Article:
Percival Plinth Peoples’ Prize Presented to Local Artist With Powerful Personal Perspective

By Aigner Loren Wilson

Recently, local artist Nancy Thorne-Chambers won the 2020 Peoples’ Prize Winner for the Percival Plinth Project for her work Girl Reading in a Story Place. Oly Arts hosted an interview with the artist about the sculpture and recent win. This article is a highlight of the interview and showcase for the Percival Plinth Project.

It may not be well known that the statues at Percival Landing are on loan to the community from local and regional artists of the Pacific Northwest. Some who’ve lived here for years may have no idea. Each year, from those selections, one winner is chosen to remain on display permanently. Based on community votes, the City of Olympia purchases the sculpture from the artist. That’s how Olympia got such statues as Jole de VivreThe Giant and I, and Rain Forest Dream. This is another way that Olympia keeps its art and artists close. 

Local artist and 2020 Peoples’ Prize Winner for the Percival Plinth Project Nancy Thorne-Chambers shares during an interview, “Everything and everyone exists in relationship to everything else. How we are touched and affected by these relationships have everything to do with how we get along and how we give back to the world.”

That statement perfectly encapsulates the ideals held by having the Percival Plinth Contest. The Percival plinths give artists in our community another platform to express themselves and show how unique but also how connected we are. Visitors to Percival Landing can see that in Joe Batt’s Child with Egg.

Who among us does not have something so full of life and yet fragile in our daily lives that we cling to for joy, comfort, hope? 

Currently, there are 17 sculptures on display around Percival Landing that showcase a variety of themes from passion, imagination, music, and more. Like at many establishments in town, the art on the landing is for sale if people are interested in buying for their home or private collection. The City advises potential buyers to contact the artist(s) directly for further information about purchasing the individual sculptures. 

For a full map of the statues, their locations, and artists, visit the City of Olympia website and check out their maps. There are a variety of statues along the landing for people to safely peruse at a distance while enjoying the beautiful views of the water and Olympic Mountains in the backdrop.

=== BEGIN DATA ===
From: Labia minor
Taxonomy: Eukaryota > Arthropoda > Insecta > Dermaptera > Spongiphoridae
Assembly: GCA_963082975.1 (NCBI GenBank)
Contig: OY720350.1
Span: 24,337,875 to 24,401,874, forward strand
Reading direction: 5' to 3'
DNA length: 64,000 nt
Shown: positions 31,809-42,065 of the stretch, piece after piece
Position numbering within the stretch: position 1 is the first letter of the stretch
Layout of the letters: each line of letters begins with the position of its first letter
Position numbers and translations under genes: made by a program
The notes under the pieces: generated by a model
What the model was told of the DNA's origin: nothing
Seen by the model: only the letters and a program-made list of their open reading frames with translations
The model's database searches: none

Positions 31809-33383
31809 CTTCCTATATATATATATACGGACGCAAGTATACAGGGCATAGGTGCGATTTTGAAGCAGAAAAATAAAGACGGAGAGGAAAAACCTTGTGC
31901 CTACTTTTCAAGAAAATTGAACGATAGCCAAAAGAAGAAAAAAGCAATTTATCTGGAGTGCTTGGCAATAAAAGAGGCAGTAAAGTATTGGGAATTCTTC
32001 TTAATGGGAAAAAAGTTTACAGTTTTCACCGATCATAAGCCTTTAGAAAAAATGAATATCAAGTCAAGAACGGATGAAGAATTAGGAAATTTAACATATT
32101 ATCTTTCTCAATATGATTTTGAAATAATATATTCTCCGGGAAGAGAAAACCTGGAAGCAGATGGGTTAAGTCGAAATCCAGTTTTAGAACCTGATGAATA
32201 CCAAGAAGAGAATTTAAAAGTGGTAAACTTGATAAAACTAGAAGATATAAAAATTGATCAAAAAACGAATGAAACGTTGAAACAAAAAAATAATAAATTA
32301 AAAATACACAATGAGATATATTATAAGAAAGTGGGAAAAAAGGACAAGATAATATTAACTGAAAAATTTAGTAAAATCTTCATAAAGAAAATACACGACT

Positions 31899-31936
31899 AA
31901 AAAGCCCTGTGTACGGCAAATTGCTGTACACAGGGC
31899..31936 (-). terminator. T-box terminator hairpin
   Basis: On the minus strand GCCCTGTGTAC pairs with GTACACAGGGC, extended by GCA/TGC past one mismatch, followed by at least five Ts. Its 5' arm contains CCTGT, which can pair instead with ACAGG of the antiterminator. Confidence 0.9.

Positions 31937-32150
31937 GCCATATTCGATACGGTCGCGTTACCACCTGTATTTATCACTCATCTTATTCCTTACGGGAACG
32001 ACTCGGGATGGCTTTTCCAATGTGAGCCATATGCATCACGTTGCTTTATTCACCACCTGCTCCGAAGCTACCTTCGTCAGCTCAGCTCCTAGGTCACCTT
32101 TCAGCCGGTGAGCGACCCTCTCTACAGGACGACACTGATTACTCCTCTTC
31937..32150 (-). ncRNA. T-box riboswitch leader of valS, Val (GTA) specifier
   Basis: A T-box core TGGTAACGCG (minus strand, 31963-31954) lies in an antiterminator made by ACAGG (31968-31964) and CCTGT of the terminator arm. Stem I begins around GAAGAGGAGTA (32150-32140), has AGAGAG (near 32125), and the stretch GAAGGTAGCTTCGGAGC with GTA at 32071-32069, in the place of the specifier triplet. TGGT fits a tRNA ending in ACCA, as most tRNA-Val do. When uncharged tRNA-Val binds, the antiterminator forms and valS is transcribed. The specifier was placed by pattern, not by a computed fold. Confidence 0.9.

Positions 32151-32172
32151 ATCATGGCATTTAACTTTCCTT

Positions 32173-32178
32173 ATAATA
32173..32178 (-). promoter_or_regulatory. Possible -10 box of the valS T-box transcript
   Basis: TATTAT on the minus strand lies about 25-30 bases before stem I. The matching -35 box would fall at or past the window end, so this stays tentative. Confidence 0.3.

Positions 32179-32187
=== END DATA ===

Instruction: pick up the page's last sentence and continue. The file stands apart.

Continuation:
Interview with the 2020 Peoples’ Prize Winner for the Percival Plinth Project, local artist Nancy Thorne-Chambers

Nancy Thorne-Chambers is a retired family therapist whose time working with the community and her own lived-experiences influences and inspires her statue work.

Girl Reading in a Story Place is a part of a much larger, expansive work featuring fantastical elements like anthropomorphic beavers and mice There are more than 30 animals and insects and six-foot-tall trees that make up the giant display. Currently, Thorne-Chambers is looking for a home for the larger installation. Due to its joyous and imaginative nature, it would be great for children’s hospitals or libraries. 

OLY ARTS: Percival Landing is such an Olympia staple and well-known landmark. What is your personal connection to Olympia and the Landing? 

Nancy Thorne-Chambers: I moved to Olympia in 1970 when my three children were very young. Once they were grown, I worked as an illustrator, then went back to school, starting at SPSCC to study psychology. I had a private practice as an Individual and Family Therapist for a few years then worked for a local behavioral/mental health facility as a residential manager helping clients stabilize and live successfully in their homes. 

Field trips would many times include visits to Percival Landing and the beauty of Puget Sound. I believe these visits to Olympia’s boardwalk and Capital Lake were extremely helpful to relieve stress for clients, create new conversation and was important for those needing a fresh, broader perspective from their daily lives.

OA: The main subject in of your statue seems so animated and real. Is she inspired by someone in your life or past?

NTC: At age three, when I was suddenly taken far away from my birth family; mother, father and six siblings, I found comfort from loneliness in storybooks. Colorful pictures spoke to me. It seems Girl Reading in a Story Place is me. This sculpture of a young girl is empowered by her ability to read to her community of friends and to tell her story.

OA: The Plinth Project hosts so many different artists and themes. What motivated you to send in your submission for the contest?

NTC: Submitting my artwork to be shared with my community is how I want to communicate and give back to the world. When my work is on display, I love the responses, interactions and comments from visitors.

OA: Olympia and Thurston County are home to so many different artists. I’m sure there’s some within your community or network that you’d like to shine a light on. 

NTC: I absolutely love Nathan Robles’ sculptures. [Winner of the 2019 Percival Plinth contest.]

OA: Now that you’ve won and Girl Reading in a Story Place has a home at Percival Landing are there any other upcoming showings, exhibitions you want people to be aware of?

NTC: The original ceramic tableau [that Girl Reading in a Story Place is from] consists of three life size trees and 32 fancifully dressed animals and insects all sitting in a forest setting. The ceramic scene is now on display in a window at Olympia’s Capital Mall and the eight bronze pieces are on display in the next window. 

The other statues will be on display for another couple of months for visitors and locals to graze upon. This author’s favorite this year is Pollinator by MacRae Wylde.

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